I'm also wondering if Mr. Hendricks and his resort have chosen to weigh in on the effects of the increased traffic in the immediate area of the resort on the pristine quality of the resort property, and the experience that many will be paying good money for at that property.

To their credit, the BLM is also seeking public input for revising their land use plan around Gateway to better manage the recreation that is occurring with increased frequency in the area, likely due in no small part to the presence of Gateway Canyons. I'm personally unsure if the mining and transportation of Uranium ore through Gateway can co-exist with these increased recreation opportunities, and/or a significant private sector investment in the area as a retreat and a first-class resort experience.

As far as the Gateway that exists now, you'll get an eyeful of history coming from Grand Junction, to be sure. When you arrive at the resort, I think you'll be impressed with the job that has been done, and of Mr. Hendricks' vision for the area that is now being realized in a way that is very complimentary and respectful of the surroundings.

Let's hope that it stays that way.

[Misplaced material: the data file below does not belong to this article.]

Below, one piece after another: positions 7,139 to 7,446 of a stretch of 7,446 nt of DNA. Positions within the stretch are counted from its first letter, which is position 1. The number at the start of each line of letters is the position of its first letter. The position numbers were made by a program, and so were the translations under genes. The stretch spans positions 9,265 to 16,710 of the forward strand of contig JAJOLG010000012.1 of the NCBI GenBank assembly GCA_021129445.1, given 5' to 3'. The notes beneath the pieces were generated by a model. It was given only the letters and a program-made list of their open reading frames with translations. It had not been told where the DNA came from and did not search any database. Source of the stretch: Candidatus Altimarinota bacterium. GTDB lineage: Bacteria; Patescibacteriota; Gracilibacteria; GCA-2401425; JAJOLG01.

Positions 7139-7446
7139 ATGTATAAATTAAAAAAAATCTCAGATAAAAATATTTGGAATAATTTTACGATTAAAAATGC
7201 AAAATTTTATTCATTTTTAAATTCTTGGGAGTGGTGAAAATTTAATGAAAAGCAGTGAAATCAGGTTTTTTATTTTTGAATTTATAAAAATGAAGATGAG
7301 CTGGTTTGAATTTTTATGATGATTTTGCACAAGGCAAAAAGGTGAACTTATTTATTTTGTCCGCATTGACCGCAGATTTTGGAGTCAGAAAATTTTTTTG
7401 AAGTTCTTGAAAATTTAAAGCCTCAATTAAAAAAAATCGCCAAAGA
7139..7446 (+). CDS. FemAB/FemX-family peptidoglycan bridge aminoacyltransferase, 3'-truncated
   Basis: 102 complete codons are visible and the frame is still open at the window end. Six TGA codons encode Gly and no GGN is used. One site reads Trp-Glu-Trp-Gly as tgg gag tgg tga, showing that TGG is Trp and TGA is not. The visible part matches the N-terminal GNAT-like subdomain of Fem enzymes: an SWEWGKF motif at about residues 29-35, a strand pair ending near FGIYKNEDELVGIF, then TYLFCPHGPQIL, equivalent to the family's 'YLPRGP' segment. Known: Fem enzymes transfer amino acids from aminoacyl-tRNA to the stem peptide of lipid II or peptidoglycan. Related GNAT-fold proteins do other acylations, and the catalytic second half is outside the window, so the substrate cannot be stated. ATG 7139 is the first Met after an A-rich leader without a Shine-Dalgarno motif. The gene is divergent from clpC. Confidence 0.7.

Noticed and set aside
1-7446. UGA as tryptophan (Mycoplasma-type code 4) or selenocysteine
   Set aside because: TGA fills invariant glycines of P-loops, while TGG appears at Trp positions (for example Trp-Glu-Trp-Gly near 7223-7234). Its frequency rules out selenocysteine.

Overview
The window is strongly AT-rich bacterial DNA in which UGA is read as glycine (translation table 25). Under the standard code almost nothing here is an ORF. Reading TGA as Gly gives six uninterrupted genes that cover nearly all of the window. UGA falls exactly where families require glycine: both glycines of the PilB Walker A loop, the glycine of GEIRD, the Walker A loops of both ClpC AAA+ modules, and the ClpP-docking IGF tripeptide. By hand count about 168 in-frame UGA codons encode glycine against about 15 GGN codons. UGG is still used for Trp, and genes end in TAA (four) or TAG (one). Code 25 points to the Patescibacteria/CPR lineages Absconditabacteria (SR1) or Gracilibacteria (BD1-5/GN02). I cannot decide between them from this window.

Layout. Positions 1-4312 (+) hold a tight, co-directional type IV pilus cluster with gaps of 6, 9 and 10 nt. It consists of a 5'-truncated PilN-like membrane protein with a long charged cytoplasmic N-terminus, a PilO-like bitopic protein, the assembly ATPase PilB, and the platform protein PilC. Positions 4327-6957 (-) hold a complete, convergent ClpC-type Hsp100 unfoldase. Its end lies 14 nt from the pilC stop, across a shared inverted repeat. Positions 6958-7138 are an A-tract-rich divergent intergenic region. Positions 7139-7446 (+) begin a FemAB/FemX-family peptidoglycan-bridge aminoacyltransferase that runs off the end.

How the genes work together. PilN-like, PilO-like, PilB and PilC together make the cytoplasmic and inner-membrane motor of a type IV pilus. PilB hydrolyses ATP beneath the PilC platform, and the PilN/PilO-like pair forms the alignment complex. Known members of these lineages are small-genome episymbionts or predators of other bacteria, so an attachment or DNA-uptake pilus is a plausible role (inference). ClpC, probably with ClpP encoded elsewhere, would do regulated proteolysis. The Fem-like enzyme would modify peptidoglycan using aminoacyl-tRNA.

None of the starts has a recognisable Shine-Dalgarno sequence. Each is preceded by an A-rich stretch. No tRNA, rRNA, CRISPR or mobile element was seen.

Thursday, June 19, 2008

Bumper Sticker Road Rage

My son Evan passed his driver's test today, and is now on the road. He's meeting some friends for camping tonight. The Homeland Security threat level has been raised to..just kidding.

I'm sure that all parents can understand the rite of passage that this continues to be, especially when you see your son or daughter drive away for the first time without you. The house is too empty and quiet. Something I'll have to get used to, I guess.

One thing about driving that got me scratching my head recently was the study by a CSU professor that established a correlation between assertive or aggressive "road rage" driving and the presence of bumper stickers on that driver's vehicle. To quote a Washington Post story on the study:
Unlike any environment our evolutionary ancestors might have confronted, driving a car simultaneously places people in both private territory -- their cars -- and public territory -- the road. Drivers who personalize their cars with bumper stickers and other markers of private territory, the researchers argue, forget when they are on the road that they are in public territory because the immediate cues surrounding them tell them that they are in a deeply private space.
Well, I have 3 small stickers on one car, several larger ones on another, and I don't see myself as someone more prone to get angry behind the wheel than the next person. I am a more attentive driver, and perhaps that attentiveness translates into intolerance at times for those who are not.

My apologies for this unpleasant, albeit infrequent, lapse in civility. You can help by making sure that you are NOT the one who crawls at 15 MPH in the left lane of North Avenue without ANY shred of regard for other drivers who would LIKE to get to work on TIME....

Never mind. Have a great day!

Tuesday, June 17, 2008

Homage to Habeas, Rocco, and Russert

Father's Day this year also coincided with an important anniversary for those of us who believe in the integrity of the rule of law. This from The Writer's Almanac: